Eastern Black-legged in the Bronx.
Lone Star on Staten Island. Early instar, this tiny beast.

And here’s an American Dog Tick found at Four Sparrow Marsh years ago, the only Brooklyn location I’ve spotted a tick so far. These are the big three species in NYC. There’s also a Groundhog Tick, too?


Reproductives are a-wing. This is a Yellow-footed Ant queen.
Well, she’ll be a queen if she mates. Flycatchers like this Eastern Kingbird, one of two in launching out from this London Plane tree, are on the lookout to make sure she doesn’t reproduce.
On Saturday, the termite reproductives were starting to emerge, streaming up into the sky on their weak wings. The reception committee was intense, about as many Chimney Swifts as I’ve ever seen over Brooklyn. (There’s at least one Barn Swallow in here as well.)
As I get older, I measure time by the arrival and departure of the swifts. We hear their chittering overhead all summer, from early in the morning to just past sunset. Two or three have just raced by. It’s hard to count them. They appear as if spontaneously in the air.

In the Fog

A thick fog enveloped the borough Sunday morning. I made my way to one of the high points of the cemetery, where one would have been hard pressed to realize one was in the middle of Brooklyn, because even the omnipresent roar of the city was almost nonexistent.

The wind had finally turned to come from the south overnight. There were Cape May, Black and White, Canada, Blackpoll, American Redstart, Black-throated Blue, Ovenbird, and Northern Parula in the awful light. (Not a single photograph of birds in the trees came out worthy of sharing.)

Raptor Wednesday

A Red-tailed Hawk nestling seen this weekend.
Probably one of the parents, seen the next day. And yes, that does look like a baby duckling, doesn’t it?
And this, yesterday, seems to indicated Brown Rat is on the menu as well.
Not that the Grackles were pleased about this.

Seasonal Greetings & Arrivals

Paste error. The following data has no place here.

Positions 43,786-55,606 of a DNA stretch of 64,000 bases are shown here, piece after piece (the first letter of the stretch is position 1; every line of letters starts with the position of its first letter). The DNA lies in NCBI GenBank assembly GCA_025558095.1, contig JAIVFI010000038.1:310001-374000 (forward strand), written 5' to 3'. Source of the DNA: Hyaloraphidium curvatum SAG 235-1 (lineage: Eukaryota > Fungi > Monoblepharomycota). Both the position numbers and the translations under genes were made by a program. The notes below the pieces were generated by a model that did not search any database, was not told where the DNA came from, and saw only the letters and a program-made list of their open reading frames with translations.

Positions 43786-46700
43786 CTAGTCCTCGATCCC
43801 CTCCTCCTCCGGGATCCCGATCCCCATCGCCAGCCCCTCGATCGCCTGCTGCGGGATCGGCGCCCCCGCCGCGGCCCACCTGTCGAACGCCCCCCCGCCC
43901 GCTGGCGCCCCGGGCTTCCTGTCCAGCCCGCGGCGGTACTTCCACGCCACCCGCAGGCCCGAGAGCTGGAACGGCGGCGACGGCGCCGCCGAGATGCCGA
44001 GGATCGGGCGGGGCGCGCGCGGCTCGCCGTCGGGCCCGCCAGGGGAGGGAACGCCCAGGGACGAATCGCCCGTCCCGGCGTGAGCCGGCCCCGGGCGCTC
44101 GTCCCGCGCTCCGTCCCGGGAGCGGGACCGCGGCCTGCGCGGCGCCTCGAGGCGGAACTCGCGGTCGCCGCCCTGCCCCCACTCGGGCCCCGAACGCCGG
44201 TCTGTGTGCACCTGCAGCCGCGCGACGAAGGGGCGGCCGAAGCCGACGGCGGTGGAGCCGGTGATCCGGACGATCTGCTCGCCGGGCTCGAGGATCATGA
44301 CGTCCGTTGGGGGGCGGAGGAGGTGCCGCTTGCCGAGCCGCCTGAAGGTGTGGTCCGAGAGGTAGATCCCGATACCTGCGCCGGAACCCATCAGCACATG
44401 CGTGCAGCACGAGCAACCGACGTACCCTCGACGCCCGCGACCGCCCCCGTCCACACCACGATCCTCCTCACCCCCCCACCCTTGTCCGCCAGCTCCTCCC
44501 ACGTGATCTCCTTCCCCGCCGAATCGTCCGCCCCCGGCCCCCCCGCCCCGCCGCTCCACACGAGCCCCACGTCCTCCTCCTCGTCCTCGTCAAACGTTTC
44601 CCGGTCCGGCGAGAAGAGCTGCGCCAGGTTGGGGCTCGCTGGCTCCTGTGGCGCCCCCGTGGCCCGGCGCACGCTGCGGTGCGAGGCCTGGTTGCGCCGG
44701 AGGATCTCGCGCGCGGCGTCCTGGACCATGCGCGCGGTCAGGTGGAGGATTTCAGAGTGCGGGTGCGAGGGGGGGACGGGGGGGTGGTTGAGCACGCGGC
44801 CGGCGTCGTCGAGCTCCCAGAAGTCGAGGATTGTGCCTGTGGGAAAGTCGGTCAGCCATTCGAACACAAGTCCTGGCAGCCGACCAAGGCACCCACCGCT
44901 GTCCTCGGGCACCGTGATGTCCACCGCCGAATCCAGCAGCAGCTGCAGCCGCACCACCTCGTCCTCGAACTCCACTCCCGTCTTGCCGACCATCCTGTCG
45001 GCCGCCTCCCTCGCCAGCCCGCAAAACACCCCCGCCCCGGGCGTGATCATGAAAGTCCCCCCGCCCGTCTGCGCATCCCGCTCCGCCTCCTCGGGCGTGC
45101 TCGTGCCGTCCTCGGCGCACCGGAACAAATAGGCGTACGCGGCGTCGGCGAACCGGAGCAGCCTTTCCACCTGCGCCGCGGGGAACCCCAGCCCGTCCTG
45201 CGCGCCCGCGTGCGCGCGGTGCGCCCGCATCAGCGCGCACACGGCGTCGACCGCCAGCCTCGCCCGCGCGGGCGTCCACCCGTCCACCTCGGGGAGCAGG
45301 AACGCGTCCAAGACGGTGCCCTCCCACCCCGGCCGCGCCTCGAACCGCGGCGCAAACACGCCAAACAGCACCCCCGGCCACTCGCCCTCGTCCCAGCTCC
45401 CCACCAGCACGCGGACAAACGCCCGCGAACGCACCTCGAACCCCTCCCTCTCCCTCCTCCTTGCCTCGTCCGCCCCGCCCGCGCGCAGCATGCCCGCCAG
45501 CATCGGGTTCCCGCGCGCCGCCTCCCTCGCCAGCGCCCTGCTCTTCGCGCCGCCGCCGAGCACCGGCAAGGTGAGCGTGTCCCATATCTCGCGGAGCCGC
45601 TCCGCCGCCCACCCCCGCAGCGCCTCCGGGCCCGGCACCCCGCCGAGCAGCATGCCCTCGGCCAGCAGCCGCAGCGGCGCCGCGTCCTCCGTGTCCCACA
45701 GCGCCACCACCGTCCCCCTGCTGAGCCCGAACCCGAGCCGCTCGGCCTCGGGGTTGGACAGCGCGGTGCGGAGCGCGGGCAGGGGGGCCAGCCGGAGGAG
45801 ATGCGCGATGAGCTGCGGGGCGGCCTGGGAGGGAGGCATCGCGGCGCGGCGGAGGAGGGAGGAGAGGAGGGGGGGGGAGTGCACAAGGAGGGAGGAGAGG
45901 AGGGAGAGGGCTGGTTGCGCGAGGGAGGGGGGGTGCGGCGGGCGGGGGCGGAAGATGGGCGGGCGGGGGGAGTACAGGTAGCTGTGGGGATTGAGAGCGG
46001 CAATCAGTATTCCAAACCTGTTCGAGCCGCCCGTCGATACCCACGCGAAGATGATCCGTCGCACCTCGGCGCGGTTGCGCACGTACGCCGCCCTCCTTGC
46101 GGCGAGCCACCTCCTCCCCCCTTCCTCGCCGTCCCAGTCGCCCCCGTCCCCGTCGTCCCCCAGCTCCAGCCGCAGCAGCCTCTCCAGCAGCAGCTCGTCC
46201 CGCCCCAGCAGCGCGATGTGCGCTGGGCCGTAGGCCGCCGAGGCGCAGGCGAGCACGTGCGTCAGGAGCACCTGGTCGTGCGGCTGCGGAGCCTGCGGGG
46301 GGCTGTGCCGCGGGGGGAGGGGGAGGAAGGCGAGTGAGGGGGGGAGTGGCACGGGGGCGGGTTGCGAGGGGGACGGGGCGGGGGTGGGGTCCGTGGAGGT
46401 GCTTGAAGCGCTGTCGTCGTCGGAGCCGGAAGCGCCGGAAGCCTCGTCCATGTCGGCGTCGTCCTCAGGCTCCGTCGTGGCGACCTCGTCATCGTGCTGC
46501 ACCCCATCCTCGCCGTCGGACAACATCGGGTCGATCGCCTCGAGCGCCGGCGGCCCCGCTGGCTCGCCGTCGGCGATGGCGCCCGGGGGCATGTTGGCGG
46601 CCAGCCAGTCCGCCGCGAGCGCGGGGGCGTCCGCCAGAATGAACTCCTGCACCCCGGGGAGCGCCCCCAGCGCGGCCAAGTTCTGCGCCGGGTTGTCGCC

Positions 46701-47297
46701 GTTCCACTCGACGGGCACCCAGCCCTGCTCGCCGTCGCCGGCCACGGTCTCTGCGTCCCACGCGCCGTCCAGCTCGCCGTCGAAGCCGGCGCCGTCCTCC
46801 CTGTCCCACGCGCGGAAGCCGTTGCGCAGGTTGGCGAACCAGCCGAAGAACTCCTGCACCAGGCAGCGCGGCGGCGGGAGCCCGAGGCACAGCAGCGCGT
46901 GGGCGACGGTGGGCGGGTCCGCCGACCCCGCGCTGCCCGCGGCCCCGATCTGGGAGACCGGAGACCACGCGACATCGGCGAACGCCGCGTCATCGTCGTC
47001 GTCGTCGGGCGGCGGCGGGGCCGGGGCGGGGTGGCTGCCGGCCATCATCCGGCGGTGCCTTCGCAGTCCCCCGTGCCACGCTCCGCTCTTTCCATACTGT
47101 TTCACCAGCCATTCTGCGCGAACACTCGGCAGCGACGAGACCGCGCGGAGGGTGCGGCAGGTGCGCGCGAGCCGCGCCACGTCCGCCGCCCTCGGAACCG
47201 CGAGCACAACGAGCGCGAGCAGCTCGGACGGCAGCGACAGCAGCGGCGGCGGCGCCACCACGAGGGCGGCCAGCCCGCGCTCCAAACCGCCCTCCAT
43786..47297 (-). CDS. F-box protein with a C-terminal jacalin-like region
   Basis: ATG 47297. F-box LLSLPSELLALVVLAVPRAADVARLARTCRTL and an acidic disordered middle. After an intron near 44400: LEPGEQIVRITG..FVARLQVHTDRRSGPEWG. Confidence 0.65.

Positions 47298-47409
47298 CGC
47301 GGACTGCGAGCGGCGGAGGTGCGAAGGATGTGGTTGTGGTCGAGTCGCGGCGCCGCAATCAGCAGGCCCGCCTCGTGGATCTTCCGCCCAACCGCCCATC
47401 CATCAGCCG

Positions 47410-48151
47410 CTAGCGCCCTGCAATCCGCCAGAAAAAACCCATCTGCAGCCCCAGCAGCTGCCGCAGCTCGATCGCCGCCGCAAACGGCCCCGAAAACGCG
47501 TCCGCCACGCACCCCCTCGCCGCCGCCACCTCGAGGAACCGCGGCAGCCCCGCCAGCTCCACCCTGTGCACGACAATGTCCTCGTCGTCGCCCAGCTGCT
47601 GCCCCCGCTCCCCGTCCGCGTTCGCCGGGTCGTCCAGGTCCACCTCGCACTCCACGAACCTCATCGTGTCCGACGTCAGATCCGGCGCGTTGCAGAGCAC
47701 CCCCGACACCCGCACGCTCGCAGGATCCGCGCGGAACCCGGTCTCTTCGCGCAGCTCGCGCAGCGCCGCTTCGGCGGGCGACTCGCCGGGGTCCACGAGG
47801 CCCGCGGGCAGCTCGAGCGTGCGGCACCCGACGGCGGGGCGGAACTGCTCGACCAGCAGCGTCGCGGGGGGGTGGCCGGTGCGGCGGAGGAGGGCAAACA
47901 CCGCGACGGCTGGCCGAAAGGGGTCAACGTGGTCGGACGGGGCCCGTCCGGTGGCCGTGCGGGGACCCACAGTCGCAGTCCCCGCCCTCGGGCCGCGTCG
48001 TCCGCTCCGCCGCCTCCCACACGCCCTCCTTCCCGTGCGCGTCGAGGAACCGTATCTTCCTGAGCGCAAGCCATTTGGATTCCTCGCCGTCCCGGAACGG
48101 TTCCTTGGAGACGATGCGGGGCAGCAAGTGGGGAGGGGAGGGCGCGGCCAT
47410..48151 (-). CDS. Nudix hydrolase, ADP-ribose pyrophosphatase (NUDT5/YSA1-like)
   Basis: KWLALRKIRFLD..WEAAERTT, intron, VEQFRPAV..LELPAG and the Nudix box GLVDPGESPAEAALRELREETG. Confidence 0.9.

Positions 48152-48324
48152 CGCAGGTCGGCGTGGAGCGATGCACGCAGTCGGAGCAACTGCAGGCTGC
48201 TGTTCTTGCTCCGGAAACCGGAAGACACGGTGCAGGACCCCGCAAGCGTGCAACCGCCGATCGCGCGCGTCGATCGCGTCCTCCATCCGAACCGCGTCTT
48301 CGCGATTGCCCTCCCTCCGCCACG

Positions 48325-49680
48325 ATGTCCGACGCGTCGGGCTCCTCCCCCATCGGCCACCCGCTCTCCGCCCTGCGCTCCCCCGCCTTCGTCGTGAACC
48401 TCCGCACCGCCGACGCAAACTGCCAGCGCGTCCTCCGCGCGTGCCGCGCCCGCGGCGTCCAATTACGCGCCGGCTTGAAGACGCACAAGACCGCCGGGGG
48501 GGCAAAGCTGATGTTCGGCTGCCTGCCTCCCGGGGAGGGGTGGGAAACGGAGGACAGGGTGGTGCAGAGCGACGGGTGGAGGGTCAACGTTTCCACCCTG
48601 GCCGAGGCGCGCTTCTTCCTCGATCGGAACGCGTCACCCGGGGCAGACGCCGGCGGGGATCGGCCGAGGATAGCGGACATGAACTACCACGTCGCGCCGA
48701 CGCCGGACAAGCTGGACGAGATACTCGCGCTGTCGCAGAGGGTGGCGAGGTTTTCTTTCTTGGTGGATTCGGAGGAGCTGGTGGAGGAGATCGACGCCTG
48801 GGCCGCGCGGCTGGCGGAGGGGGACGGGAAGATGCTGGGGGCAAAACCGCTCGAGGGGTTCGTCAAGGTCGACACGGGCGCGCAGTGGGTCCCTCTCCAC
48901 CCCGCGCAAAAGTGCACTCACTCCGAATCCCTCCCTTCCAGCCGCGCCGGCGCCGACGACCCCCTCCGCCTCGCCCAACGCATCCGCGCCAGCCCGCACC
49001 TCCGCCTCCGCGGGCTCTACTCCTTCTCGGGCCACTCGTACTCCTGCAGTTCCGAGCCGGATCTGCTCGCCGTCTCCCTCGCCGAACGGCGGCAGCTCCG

Mourning Doves on nest.
Elsewhere, a couple of fledglings.
A couple of Robin nests.
A Canada gosling.
Fresh Starlings.
House Wren house…

NEWS: This coming Sunday, my partner Molly Nash Rouzie will be leading a plant walk at Green-Wood Cemetery. Called “Meet Your Green Neighbors,” this is an introduction to the flora of the native planting hillside by the old Chapel, where many of the insect photographs seen on this blog have been spotted.

This is a Green-Wood fundraising event, so it requires registration and a ticket ($25 for non-members).

They’re Just Falling Out of the Sky

Well, controlled falls. Prairie Warbler.
Magnolia Warbler.
The Yellow Warblers have been most photogenic this year.
Northern Parula.


Not the least of flycatchers: Least Flycatcher.
Ovenbird/worm disagreement.
Yellow Warbler.
There marvelous yellow eyes of a Brown Thrasher.
Another Yellow, amidst the Ground Ivy, grasses, and fallen cherry blossoms.
Warbling Vireo.
Baltimore Oriole female. Best vent in the biz.


Probably have to eat a lot of these for the old get-up-and-go?

Brooklyn Birds

Hooded Warbler, spent some time subduing a moth.
American Redstart male
Rose-breasted Grosbeak female.
Male Rose-breasted.
Wood Thrush
Lots of Catbirds around, but this was the only one I saw without a tail.
White-crowned Sparrow
Prothonotary (ages since I’ve seen one).
Good opportunity to compare with a Yellow Warbler…

Big Bees

One Eastern Redbud tree, about fifty Eastern Carpenter Bees.
They have also been hitting up the apple trees. And in this case, an exotic Trident Maple (Acer buergerianum).
Speaking of exotic. Look at these too long and you go blind.


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